Dear Ramelot, excellent question. There is indeed a difference, though it is extremely subtle. I am one who believes no two words (in any language) or phrases mean exactly the same thing. There's always a shade of difference, otherwise, humans would not have required and developed the alternate. In this case, "continued to cook" puts a slight emphasis on the fact of continuation. While "continued cooking" tips the weight very slightly toward the act of cooking, i.e., the action, as is always the case with a participle ("ing" form of the verb). Again, great question!
    Dear Gavota,
    Brilliant replay too!
    I definitely think it has something to do with the emphasis as you have explained. Altough, there is not much difference between these two forms, "verb+to+inf" may help us to stress the action of cooking. At least, I understand it that way.

    Thank everybody for your useful comments.
     

    duvija

    Senior Member
    Spanish - Uruguay
    Just a question. Is it normal in Br.Eng to say 'cooking' when talking about lunch? I would go with 'making lunch' (or even 'fixing'...)
     

    inib

    Senior Member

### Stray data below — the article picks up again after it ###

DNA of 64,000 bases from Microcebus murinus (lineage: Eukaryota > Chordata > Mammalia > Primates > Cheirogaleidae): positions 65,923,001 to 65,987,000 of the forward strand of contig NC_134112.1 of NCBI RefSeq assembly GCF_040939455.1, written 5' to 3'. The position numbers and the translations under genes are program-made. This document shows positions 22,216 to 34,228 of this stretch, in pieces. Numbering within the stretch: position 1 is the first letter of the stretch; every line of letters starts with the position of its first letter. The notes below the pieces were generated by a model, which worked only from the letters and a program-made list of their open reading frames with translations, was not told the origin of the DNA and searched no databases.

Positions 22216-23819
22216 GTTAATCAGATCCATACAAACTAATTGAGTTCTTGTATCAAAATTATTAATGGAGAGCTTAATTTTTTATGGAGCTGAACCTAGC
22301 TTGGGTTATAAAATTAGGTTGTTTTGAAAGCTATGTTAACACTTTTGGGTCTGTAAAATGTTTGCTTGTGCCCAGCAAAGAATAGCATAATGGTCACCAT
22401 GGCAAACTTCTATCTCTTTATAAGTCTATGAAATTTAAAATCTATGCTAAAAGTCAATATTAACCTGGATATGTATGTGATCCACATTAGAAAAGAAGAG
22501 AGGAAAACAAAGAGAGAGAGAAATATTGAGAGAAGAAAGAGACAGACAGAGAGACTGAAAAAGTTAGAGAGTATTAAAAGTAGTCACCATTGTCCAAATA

British English
    Just a question. Is it normal in Br.Eng to say 'cooking' when talking about lunch? I would go with 'making lunch' (or even 'fixing'...)
    If it involves cooking (even minimal), yes, perfectly normal. Not, obviously, if we are just making a sandwich. "Make" and "prepare" are also normal. "Fix" sounds to me as if something went wrong with the first attempt!
     

    duvija

    Senior Member
    Spanish - Uruguay
    In the U.S., "fixing" is a colloquial way of saying either cooking or preparing.
    Thanks! I was afraid inib would say 'only in Chicago'. My friends fix breakfast(s) and lunch(es). It's pretty common. (not counting 'turkey with all the fixins/fixin's'...')
     

    inib

    Senior Member
    British English
    ...not counting 'turkey with all the fixins/fixin's'...')
    "...with all the trimmings" in my neck of the woods. Actually I've heard "fix lunch" many a time from Americans, so I wasn't surprised by it, but it always seems slightly comical to me.
     

    duvija

    Senior Member
    Spanish - Uruguay
    "...with all the trimmings" in my neck of the woods. Actually I've heard "fix lunch" many a time from Americans, so I wasn't surprised by it, but it always seems slightly comical to me.
    Told'ya. You should visit Chicago.